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I'm looking for a way to skip rows in PostgreSQL.

Two ways I could do this are using:

SELECT * FROM table WHERE id % 5 = 0

However I'd have to fetch sequential rows to properly skip. For instance if I fetch row (with ids) 0,3,5, it would not skip 4 out of 5 rows, but instead result in (ids) 0 and 5.

Or skip outside of SQL:

$count = 0;
while($row = progres_fetch_row($result))
  if ($count++ % 5 == 0)
     // do something 

What is the fastest way to get every nth row from a SQL database?

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ProgreSQL, as given in the first sentence, but I'm also curious for MySQL. –  RobotRock Oct 25 '13 at 17:19
You mean PostgreSQL, or is it a separate RDBMS I'm not aware of? –  Joachim Isaksson Oct 25 '13 at 17:20
it seems the typo in comments but very first line in OP says "I'm looking for a way to skip rows in (Prostgre)SQL" so it is PostgreSQL. though he is also interested in MySQL solution. –  Anup Shah Oct 25 '13 at 17:30
Yes, sorry, my bad. I can't change the comment anymore though. It is PostgreSQL which I'm most interested in. –  RobotRock Oct 25 '13 at 17:31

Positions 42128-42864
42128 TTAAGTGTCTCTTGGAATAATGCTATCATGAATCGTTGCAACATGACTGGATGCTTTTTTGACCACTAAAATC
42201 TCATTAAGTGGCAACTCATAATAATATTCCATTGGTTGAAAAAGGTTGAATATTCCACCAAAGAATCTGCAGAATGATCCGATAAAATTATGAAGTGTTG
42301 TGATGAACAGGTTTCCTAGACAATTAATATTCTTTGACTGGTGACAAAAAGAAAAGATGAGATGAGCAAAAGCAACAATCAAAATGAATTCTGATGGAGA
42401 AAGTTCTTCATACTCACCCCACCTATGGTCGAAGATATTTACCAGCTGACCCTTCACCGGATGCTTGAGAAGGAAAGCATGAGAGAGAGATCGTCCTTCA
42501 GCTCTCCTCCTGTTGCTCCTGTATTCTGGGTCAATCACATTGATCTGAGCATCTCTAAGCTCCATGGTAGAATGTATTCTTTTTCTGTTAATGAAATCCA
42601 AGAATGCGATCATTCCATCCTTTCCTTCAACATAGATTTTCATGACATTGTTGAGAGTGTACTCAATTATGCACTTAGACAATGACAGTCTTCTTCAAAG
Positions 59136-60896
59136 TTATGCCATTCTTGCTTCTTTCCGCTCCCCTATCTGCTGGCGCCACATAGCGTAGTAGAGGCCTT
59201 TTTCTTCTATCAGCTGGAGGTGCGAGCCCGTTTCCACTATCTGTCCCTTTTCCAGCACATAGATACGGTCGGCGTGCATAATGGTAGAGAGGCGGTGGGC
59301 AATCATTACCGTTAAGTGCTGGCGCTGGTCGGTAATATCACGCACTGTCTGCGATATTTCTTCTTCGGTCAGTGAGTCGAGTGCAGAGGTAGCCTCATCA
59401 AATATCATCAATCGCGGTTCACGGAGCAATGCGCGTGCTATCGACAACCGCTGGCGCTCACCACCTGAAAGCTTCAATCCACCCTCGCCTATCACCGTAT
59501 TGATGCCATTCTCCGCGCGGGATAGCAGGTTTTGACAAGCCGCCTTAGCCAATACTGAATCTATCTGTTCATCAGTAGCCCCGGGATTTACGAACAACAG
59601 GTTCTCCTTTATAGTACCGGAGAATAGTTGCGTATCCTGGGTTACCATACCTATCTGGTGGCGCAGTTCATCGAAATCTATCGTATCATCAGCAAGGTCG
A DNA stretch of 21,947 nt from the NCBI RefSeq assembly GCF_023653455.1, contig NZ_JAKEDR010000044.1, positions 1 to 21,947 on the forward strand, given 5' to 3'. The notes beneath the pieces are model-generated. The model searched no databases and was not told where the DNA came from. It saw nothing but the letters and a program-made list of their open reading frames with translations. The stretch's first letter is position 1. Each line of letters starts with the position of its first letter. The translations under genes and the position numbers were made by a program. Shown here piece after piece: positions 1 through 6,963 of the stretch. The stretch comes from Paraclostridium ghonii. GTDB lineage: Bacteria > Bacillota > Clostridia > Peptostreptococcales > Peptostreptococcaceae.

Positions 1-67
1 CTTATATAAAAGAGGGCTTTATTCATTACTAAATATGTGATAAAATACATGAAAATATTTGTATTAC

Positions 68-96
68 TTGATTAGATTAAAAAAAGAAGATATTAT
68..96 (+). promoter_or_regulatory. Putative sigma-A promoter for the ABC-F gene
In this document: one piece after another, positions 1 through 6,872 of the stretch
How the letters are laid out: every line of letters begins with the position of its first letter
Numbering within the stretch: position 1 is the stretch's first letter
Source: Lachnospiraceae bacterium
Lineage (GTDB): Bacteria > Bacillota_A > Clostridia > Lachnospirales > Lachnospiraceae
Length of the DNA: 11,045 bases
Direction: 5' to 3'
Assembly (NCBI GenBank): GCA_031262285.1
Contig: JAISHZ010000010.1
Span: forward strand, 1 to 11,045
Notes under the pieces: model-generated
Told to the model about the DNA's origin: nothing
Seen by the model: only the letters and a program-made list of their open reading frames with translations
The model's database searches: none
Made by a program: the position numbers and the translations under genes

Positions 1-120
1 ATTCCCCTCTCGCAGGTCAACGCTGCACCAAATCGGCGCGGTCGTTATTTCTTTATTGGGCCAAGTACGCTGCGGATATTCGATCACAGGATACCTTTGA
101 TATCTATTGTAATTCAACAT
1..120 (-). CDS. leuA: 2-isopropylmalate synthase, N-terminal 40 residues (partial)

What is the fastest way to get every nth row from a SQL database? Probably using windowed functions, but the most efficient implementation will of course heavily depend on the exact structure of the table(s) in question. –  Serguei Oct 25 '13 at 17:31

2 Answers 2

up vote 3 down vote accepted

If you use PostgreSQL, you can use row_number():

  SELECT *, row_number() OVER(ORDER BY id ASC) AS row
  FROM yourtable
) t
WHERE t.row % 5 == 0
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It's worth mentioning that this is (ANSI) standard SQL (except for the modulo operator) and works on a wide range of DBMS - just not with MySQL –  a_horse_with_no_name Oct 25 '13 at 17:33

Here's a generic and probably quite slow solution in case you don't have access to ranking functions, such as row_number(). So in MySQL, you would write:

select * 
from x x1
where (
  select count(*) 
  from x x2 
  where x2.id <= x1.id
) % 5 <> 0
order by x1.id asc

If you want to add additional predicates, just be sure to add them to both outer and inner query:

select * 
from x x1
where x1.id % 2 = 0
and (
  select count(*) 
  from x x2 
  where x1.id % 2 = 0
  and x2.id <= x1.id
) % 5 <> 0
order by x1.id asc


  • The inner query has to have the same table references and predicaets as the outer query
  • The inner query needs to count the number of rows "before" the current row from the outer query. "Before" is defiend by the outer query's ORDER BY clause
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